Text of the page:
Indians are highly social and sociable people – sometimes we often over do it. Most people believe that shopping online can prevent them from getting the best deals out there from their favorite shops and shopkeepers (and their families) that they know for generations. Also, this gives them excellent F2F opportunity to do maximum negotiation and receive other freebies. And festive offers in India during Diwali, Akshay Tritiya etc are unbeatable and probably not feasible to provide such discounts via online mechanisms at the kind of volume involved.

Further, if you know the shop people well, there is even zero down payment option available for home appliance purchases etc. This is definitely not possible in an online scenario.

#3. Online shopping worries

A lot of computer literate people are still hesitant to consume online shopping facilities that are available out there in India for the following reasons.

  • Fear factor: A lot of people still do not believe things that are not tangible. It’s perhaps more of a cultural issue
  • Unreliable delivery mechanisms: In India, even the postal service or the most expensive (and so-called safest) courier companies may not be able to guarantee prompt delivery due to multiple factors including theft, tracking issues and corruption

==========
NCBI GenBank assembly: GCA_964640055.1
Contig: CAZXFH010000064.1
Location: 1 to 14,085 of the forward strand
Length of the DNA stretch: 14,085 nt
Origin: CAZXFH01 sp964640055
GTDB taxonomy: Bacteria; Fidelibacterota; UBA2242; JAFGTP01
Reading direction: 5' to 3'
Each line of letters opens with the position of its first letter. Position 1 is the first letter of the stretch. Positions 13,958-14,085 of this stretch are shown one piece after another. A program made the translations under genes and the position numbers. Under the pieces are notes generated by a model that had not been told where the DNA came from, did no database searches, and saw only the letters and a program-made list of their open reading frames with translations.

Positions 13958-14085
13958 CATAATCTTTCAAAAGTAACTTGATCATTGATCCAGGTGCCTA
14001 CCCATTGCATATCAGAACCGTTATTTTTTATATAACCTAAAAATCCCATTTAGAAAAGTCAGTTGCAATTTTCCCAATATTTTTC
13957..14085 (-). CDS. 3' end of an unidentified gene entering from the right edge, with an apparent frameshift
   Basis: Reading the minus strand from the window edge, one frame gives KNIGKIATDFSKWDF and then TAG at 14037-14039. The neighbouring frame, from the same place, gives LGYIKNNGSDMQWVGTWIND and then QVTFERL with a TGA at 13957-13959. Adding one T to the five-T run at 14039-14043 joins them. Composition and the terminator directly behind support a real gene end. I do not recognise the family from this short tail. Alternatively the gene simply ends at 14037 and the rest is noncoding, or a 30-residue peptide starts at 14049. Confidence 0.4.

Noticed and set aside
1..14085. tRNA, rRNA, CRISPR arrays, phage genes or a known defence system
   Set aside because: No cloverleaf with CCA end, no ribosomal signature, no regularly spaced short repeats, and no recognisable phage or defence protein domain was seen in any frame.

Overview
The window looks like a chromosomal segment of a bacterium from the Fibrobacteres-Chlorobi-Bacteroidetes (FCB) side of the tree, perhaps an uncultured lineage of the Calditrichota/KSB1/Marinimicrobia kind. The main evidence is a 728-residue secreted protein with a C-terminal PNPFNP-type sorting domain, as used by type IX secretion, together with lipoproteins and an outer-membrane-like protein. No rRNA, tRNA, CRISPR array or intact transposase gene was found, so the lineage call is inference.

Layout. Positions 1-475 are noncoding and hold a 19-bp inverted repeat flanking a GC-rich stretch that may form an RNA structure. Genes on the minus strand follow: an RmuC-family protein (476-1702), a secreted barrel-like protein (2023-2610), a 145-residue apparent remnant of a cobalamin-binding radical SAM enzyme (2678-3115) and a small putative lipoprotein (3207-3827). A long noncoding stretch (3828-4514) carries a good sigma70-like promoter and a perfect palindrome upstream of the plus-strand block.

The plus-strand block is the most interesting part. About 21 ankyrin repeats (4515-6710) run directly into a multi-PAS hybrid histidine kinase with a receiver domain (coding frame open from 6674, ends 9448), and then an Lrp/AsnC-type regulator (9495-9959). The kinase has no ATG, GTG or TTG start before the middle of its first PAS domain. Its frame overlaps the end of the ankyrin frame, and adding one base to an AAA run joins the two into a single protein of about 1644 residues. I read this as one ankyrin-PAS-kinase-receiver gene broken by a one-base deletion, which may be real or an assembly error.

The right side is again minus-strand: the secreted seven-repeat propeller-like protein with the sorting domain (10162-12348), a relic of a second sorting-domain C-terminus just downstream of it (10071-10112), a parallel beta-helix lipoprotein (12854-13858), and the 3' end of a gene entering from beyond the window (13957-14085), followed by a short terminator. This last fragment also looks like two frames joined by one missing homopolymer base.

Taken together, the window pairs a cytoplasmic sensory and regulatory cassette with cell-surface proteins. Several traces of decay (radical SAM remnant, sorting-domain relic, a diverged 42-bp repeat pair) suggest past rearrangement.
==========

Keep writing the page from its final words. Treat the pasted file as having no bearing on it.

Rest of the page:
• Credit card fraud and usage: Like in any other country, swiping a card is not always safe. In India specific cases, there are even scenarios where you have to provide your card number to the customer care executive over the phone which is not the right way it should work
#4. Lack of technical infrastructure

Broadband Internet access is still and expensive thing in India if you take get one for your home computer and still there are connection issues. Many people do shopping kind of things using the Internet access at work but there are still other issues with online businesses.

The backbone of any reliable online service or sales is a strong supply chain. In volume business, this has to be at its best and this is exactly what many online services in India lack. Many times, the delivery of the advertised service or product does not happen due to bad supply chain management.

Additional issues include the lack of supporting infrastructure such as escrow services, legal advisory for online businesses etc

#5 Marketing philosophies & channels

Due to the social aspects that I mentioned before, the Internet is still not the best marketing channel in India. Television, hoardings and cinema ads are still way ahead of the Internet when it comes to preferred marketing channels. This also results in poor quality affiliate networks, online ad services and everything else.